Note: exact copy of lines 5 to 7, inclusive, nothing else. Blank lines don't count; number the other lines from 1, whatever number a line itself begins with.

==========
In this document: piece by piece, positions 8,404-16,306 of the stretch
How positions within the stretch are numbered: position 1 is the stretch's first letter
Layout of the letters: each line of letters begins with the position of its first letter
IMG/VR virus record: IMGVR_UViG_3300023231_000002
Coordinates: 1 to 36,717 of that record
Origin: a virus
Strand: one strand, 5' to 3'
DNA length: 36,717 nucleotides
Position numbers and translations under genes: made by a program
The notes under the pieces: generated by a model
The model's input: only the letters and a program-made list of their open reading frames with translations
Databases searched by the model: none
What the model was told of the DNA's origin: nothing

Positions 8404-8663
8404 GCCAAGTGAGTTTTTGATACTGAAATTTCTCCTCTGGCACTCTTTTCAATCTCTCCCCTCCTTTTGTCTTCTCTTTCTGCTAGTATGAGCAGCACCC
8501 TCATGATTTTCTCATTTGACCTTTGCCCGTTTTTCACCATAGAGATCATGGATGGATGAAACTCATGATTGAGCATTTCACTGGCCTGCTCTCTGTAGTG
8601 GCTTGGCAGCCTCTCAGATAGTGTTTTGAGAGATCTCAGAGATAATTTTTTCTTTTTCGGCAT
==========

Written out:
Coordinates: 1 to 36,717 of that record
Origin: a virus
Strand: one strand, 5' to 3'